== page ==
SETI Re: [ASTRO] So? Which is it? Or are science reporters being silly again?


Larry Klaes (lklaes@bbn.com)
Tue, 06 Jul 1999 14:29:17 -0400


>Date: Tue, 6 Jul 1999 14:10:26 -0400 (EDT)
>From: "\"Mark J. Schnitzius\" <"<schnitzi@east.isx.com>
>To: europa@klx.com
>Subject: Re: [ASTRO] So? Which is it? Or are science reporters being silly
again?
>Sender: owner-europa@klx.com
>Reply-To: europa@klx.com
>
>
> > >From: "Abel van Weerd en Piet Dekker" <acvwpcd@xs4all.nl>
> > >
> > >I have just read Paul Davies recent book: 'The Fifth Miracle - The Search
> > >for the Origin of Life'. It appears that 'life' (bacteria and other very
> > >ancient branches of the tree of life) is incredibly persistent, 'durable'
> > >and occupying every thinkable (and unthinkable) niche. "Claims" whether
> > >there is - or was - life on Europa are rather silly.
>
>
>Though this may not be a specific example of it, I've seen what I think is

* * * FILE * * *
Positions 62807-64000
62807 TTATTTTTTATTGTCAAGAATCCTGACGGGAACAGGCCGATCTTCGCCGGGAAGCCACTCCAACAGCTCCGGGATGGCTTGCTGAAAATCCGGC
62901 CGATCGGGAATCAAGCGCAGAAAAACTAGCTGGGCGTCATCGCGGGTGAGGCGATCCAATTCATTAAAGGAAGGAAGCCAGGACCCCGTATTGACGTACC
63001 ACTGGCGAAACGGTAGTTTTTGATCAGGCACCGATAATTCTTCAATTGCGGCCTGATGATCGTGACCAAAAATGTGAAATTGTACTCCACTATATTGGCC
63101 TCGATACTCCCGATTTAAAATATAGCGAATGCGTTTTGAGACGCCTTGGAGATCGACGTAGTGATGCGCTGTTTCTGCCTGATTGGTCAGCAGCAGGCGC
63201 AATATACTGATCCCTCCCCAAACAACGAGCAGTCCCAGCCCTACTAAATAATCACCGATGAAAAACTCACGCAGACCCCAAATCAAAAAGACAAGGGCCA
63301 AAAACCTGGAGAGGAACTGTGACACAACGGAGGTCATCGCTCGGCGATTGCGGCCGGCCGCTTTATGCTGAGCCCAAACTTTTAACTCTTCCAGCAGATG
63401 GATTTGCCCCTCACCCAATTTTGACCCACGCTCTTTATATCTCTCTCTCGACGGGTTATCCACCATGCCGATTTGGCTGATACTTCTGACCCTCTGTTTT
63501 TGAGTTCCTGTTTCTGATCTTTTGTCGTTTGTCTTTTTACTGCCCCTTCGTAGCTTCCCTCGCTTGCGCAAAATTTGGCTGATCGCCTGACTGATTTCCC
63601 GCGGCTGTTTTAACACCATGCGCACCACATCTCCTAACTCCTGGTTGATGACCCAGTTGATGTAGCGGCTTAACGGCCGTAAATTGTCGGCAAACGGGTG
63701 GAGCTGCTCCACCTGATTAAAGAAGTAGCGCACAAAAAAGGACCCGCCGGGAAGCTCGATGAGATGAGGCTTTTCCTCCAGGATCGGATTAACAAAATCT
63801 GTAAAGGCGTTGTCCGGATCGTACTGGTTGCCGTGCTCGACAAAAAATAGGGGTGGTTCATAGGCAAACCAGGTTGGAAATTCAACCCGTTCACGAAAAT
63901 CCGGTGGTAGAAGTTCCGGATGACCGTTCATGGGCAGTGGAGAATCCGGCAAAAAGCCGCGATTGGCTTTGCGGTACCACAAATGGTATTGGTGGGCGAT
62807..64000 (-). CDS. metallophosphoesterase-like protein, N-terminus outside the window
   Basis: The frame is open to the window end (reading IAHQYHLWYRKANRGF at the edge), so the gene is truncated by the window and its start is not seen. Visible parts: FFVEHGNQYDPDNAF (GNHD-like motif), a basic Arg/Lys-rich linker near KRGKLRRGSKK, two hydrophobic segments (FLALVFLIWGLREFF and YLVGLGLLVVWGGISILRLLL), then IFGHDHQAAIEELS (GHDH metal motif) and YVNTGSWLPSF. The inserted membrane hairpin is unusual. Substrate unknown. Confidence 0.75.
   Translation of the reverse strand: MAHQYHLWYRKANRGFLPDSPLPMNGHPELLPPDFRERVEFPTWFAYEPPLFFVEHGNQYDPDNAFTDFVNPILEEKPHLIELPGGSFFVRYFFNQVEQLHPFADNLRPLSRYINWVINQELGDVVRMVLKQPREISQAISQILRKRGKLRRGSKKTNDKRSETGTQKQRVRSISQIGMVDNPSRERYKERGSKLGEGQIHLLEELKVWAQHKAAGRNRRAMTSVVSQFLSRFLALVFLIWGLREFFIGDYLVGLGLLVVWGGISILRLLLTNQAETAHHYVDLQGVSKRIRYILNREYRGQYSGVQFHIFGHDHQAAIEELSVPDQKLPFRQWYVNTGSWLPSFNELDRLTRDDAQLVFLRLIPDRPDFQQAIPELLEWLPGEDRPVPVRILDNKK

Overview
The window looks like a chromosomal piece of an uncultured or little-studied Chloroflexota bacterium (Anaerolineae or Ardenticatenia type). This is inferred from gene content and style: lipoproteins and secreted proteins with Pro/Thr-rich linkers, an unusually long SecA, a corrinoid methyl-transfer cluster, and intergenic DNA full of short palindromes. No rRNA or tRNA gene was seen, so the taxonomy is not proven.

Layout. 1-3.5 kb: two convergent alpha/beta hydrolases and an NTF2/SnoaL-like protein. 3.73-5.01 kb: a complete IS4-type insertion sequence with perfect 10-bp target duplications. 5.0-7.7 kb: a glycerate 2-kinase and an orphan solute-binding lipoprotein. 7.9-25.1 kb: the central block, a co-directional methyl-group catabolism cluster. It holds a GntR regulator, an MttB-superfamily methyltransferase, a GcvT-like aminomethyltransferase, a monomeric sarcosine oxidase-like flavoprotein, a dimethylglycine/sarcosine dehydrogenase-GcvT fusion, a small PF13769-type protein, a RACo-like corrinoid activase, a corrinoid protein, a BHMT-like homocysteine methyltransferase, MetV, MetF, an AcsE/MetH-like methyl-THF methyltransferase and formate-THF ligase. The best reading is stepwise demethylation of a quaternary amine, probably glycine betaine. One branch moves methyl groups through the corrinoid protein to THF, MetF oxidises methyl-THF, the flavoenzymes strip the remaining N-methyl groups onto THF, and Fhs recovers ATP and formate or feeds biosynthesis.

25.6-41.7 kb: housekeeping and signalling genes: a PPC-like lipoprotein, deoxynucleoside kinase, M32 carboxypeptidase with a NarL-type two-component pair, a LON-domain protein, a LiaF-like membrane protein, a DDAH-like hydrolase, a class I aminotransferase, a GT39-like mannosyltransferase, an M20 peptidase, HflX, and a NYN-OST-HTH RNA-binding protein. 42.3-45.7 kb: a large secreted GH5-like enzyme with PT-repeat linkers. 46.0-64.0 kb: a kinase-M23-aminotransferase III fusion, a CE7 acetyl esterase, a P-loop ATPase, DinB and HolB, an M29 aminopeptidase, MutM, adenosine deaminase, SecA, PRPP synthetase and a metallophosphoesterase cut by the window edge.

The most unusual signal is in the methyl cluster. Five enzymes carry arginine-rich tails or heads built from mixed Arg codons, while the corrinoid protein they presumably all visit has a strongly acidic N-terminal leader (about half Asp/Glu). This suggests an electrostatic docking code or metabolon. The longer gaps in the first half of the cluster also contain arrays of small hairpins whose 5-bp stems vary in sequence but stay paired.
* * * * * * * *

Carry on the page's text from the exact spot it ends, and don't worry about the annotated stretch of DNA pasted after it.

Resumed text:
>an unwarranted assumption here from time to time; namely, that because life
>can /survive/ or even prosper in extreme environments here on earth, then
this
>is evidence that life can /start/ in other extreme environments. By all
>available evidence, life on Earth can trace its way back to a single incident
>of abiogenesis, then gradually adapted to more extreme environments. The
>earliest microbial replicators might only be able to form in the most
hospitible
>of environments; say, in atmospheric oxygen and sunlight, for all we know.
>Then again, it might have happened around the sea vents. The point is, I
>don't think the persistence or durability of life on Earth can in any way
>be construed as evidence that abiogenesis can occur in harsher environments.
>
>
>--Mark
>
>



This archive was generated by hypermail 2.0b3 on Sun Aug 01 1999 - 16:28:41 PDT